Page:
Archive for Saturn Reviews

REVIEW: Guardian Heroes

Months ago, I covered Golden Axe: The Revenge of Death Adder. I’ve since  been replaying other beat ’em up favorites—(un)coincidentally all fantasy themed: Dungeons & Dragons: Tower of Doom/Shadow Over Mystara, King of the Dragons, Three Dirty Dwarves, and Guardian Heroes (reason #1 I bought a Saturn). Developer Treasure are fan-favorites for their inventive games (my opinion: gimmicky memorizers). Thankfully Guardian Heroes eschews typical Treasure tropes (over-frequent bosses, mini-games), even if the sequel Advance Guardian Heroes (GBA) doesn’t…but that’s another wretched story.

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REVIEW: Magic Knight Rayearth

Wanda and I loved watched the Magic Knight Rayearth anime when were young (probably not young enough), and she’s read the manga. It’s stupid, charming magical girl nonsense, but I suspect (after seeing every episode of the Sailor Moon live action series) I have a high tolerance for such garbage. MKR for Sega Saturn is notable as the last US Saturn game, and for being published by Working Designs. How is it? Like most mediocre games that Working Designs arbitrarily releases (Albert Odyssey, Shining Wisdom), just okay.

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REVIEW: Virtual Hydlide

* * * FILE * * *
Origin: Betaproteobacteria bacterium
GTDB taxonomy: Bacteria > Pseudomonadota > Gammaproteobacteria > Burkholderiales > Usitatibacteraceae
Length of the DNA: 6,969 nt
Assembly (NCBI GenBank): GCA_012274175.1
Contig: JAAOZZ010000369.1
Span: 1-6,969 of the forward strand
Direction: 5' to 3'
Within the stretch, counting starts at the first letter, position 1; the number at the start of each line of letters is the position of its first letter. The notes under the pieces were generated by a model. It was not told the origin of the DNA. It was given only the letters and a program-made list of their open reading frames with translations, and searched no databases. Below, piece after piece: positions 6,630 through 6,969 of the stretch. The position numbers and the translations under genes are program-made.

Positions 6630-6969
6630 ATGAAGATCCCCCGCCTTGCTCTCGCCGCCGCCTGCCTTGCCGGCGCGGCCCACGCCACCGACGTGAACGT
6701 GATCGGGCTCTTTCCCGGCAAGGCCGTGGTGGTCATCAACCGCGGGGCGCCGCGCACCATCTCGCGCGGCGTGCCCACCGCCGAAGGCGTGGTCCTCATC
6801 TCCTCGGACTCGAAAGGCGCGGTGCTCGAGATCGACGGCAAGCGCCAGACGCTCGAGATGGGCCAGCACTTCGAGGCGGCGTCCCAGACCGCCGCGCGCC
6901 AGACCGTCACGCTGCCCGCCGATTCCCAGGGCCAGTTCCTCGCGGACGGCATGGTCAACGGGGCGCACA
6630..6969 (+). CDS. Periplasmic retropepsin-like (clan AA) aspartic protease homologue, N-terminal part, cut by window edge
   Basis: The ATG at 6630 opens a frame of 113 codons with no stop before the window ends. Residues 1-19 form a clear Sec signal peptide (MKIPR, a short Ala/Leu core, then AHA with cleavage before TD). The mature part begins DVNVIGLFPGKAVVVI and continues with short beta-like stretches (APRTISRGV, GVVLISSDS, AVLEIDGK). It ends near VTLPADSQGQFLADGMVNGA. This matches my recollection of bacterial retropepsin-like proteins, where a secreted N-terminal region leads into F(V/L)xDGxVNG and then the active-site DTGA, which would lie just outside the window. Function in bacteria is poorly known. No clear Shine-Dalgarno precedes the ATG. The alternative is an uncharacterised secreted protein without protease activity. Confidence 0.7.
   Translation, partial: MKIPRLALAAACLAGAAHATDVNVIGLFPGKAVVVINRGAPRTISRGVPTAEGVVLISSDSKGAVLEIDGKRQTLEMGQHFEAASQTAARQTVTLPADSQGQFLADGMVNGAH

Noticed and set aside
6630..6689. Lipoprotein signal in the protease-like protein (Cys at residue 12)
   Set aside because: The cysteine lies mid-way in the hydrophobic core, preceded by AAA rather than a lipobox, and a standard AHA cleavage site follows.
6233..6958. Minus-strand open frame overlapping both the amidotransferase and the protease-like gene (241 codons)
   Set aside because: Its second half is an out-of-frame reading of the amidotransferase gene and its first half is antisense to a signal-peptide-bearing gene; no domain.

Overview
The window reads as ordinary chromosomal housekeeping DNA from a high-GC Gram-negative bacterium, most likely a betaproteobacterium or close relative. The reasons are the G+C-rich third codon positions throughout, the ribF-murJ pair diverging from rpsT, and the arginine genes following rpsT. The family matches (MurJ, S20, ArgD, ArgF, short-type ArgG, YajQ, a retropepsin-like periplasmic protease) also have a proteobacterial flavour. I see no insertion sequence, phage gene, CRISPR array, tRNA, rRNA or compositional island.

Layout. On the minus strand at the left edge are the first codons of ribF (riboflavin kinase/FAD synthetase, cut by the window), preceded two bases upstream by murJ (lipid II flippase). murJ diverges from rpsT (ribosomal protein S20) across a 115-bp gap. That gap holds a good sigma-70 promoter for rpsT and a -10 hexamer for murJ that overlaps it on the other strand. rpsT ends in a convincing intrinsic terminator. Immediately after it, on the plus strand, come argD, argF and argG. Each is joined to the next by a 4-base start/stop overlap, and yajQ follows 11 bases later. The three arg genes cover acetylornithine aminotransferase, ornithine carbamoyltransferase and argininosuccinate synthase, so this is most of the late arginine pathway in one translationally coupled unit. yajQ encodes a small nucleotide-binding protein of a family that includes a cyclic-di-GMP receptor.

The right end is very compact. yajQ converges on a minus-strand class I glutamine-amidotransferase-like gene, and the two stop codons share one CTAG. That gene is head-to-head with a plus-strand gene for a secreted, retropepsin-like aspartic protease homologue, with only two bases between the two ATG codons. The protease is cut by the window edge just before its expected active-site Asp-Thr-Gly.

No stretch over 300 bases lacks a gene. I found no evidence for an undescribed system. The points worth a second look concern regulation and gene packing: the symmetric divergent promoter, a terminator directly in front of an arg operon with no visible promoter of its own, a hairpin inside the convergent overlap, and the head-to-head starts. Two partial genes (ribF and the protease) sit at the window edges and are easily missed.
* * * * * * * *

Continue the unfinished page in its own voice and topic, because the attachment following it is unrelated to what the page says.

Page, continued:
I’m America’s biggest Hydlide fan. Hydlide is old-school fun and Super Hydlide (Hydlide 3) is uniquely enjoyable. While Virtual Hydlide is rough, it’s not like the haters would have you believe. As an approximate remake of Hydlide, Virtual Hydlide was dated even in 1995 and there’s no excuse for the (much discussed) sluggish framerate. Still, it’s not the 1/10 game many claim—I say at least a 4.

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REVIEW: Braindead 13

NOTE: Just for fun, the Japanese box art is shown, but Braindead 13 came out in America (and is American).

Braindead 13 is an interactive cartoon (ala Dragons Lair) released on about every system (including CD-i, 3DO, and Jaguar), and another “game” that tries the definition of the word. While the premise is fun (sassy repairman escaping monster-filled mansion) and the animation is plentiful, the play is trail and error tedium. With infinite lives, prepare for 1001 deaths.

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REVIEW: Double Switch


Double Switch is the spiritual successor to Digital Pictures’ other (sexier) FMV game, Night Trap. Like most FMV games, Double Switch is a good idea poorly executed. You and a rather sassy kid are trapped in a mansion/apartment building, besieged by mobsters. Armed with a surveillance system and rooms full of traps, you must protect the residents by dropping the thugs into pits, swinging things into them, etc. Looking at the game’s components singly, it all seems pretty cool: Using the surveillance system is novel. The mansion is large and full of sarcophagi, stone statues, and other weird décor. The characters are spunky, including a cute girl reporter, an old woman dressed in slinky Egyptian pajamas, and a band that you can watch rock out whenever you want. And there are lots of scenes to see, which add up, more or less, to a fun conspiracy-type plot about an Egyptian curse.

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